She didn’t realize she was in crisis at the time. It took a therapist to tell her. “I had gotten myself into such a situation that I didn’t even know I was in over my head,” she says. Although she is very capable and resourceful, simple things like unloading the dishwasher began to overwhelm her. “I literally couldn’t think.”
Cheryl found herself torn in different directions: taking care of her mom, looking after her own family, and trying to take care of herself. “I’m playing all these roles,” she says. “And some of them are protective, and some of them are more like aggressive and assertive – trying to get the care [my mom] needs. And some of them are kind of like I need to step back and let her sort through this. Or push? But when to know how to do all those roles is… is, I don’t know. I’m guessing.”
At the time of her mother’s second episode, a lot of changes had recently happened in Cheryl’s life, some positive, some challenging, but all significant. None of them was overwhelming on its own, but together they gradually put a strain on her coping skills. Her therapist used the analogy of a frog in a frying pan filled with water to help Cheryl understand her situation. Turn the heat up quickly, and the frog jumps out of the pan. But turn the heat up gradually enough, and the frog doesn’t notice anything is wrong.
A common refrain that many family caregivers hear is “don’t be afraid to ask for help.” The problem for Cheryl was that she couldn’t tell people what she needed, even though she’s normally very articulate. “I couldn’t articulate it because my brain was not processing. And I couldn’t communicate.”
She could tell her therapist, “This is what I’m feeling.” And the therapist would acknowledge it and tell Cheryl what she needed because Cheryl couldn’t think of it herself.
Cheryl’s husband was working out of town. She realizes how difficult it must have been for him, trying to help her from a distance.
The therapist met jointly with the two of them. “I needed her to tell him,” Cheryl says. “Because I didn’t know how to tell him what I needed or what would make me better or how to help or, you know, what was actually going on in my brain.”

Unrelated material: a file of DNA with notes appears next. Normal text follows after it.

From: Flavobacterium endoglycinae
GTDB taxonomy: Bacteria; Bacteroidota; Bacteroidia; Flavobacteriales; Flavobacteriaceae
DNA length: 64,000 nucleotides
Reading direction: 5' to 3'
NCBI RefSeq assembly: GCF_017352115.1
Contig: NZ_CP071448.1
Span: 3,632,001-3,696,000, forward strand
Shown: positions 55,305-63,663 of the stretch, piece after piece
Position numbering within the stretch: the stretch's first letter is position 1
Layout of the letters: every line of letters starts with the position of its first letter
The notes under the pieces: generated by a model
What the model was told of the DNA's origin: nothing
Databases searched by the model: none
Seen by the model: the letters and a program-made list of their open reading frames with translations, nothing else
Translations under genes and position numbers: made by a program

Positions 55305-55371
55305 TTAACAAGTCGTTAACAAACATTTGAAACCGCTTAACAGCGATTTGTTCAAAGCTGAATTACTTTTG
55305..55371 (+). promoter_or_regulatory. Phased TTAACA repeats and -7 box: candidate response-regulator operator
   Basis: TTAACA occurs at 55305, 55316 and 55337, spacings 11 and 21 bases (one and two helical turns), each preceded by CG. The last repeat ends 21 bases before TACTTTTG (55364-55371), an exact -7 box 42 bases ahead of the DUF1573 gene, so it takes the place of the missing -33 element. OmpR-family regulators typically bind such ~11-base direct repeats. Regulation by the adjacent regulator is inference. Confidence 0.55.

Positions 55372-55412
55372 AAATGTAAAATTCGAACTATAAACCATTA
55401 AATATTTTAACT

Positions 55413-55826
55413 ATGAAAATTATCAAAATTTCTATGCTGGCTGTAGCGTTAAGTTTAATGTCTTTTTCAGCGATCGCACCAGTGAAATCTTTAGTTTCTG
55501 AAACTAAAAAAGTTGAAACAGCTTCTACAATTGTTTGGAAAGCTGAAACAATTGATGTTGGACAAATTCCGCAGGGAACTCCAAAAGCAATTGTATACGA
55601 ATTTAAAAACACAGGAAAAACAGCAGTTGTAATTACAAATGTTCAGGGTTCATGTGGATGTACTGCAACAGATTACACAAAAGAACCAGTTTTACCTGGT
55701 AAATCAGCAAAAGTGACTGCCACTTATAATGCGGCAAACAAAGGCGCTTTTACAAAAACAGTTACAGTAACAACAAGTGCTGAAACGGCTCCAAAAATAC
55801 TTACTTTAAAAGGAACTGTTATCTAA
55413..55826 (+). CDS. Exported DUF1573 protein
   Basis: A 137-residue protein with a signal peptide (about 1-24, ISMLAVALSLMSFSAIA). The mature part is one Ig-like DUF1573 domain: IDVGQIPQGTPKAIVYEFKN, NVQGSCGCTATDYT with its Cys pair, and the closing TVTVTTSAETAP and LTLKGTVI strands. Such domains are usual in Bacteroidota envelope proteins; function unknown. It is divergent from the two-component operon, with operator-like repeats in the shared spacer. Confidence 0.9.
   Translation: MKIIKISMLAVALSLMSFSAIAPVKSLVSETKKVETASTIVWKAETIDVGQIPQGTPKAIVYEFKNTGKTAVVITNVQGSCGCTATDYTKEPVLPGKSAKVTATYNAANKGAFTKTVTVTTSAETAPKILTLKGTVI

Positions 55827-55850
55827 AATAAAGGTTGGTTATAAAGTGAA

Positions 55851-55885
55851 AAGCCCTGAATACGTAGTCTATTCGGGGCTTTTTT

The therapist told him, “This is what Cheryl needs. She can’t tell it to you because she doesn’t know it herself… And yes, unloading the dishwasher is legitimately overwhelming for her. I know this seems absurd, but she can’t do these things. So this is what you need to do.”
One of the lessons of Cheryl’s story is that even smart, capable family caregivers can become overwhelmed by life events without necessarily realizing it. And even when they do recognize it, it may be difficult for them to articulate what they need or reach out for help.
How can friends and family be supportive? Cheryl’s therapist has the following advice:
- Ask questions regularly. Check in frequently. Listen to the family caregiver’s answers and dig deeper.
- If someone is admitting to feeling overwhelmed, or stressed, or anxious about something, instead of asking “how can I help?” and leaving it open-ended, ask, “Do you want me to run any errands for you? Would it be helpful for me to take on ____ task for you? Do you want me to babysit for you so that you can go to yoga for an hour? Do you want me to bring you dinner?”
These are the sorts of questions Cheryl would have found helpful because she wasn’t able to ask them herself.
If you’re a family caregiver who finds yourself in a situation similar to Cheryl, you can share this article with friends or family so that they can help you better.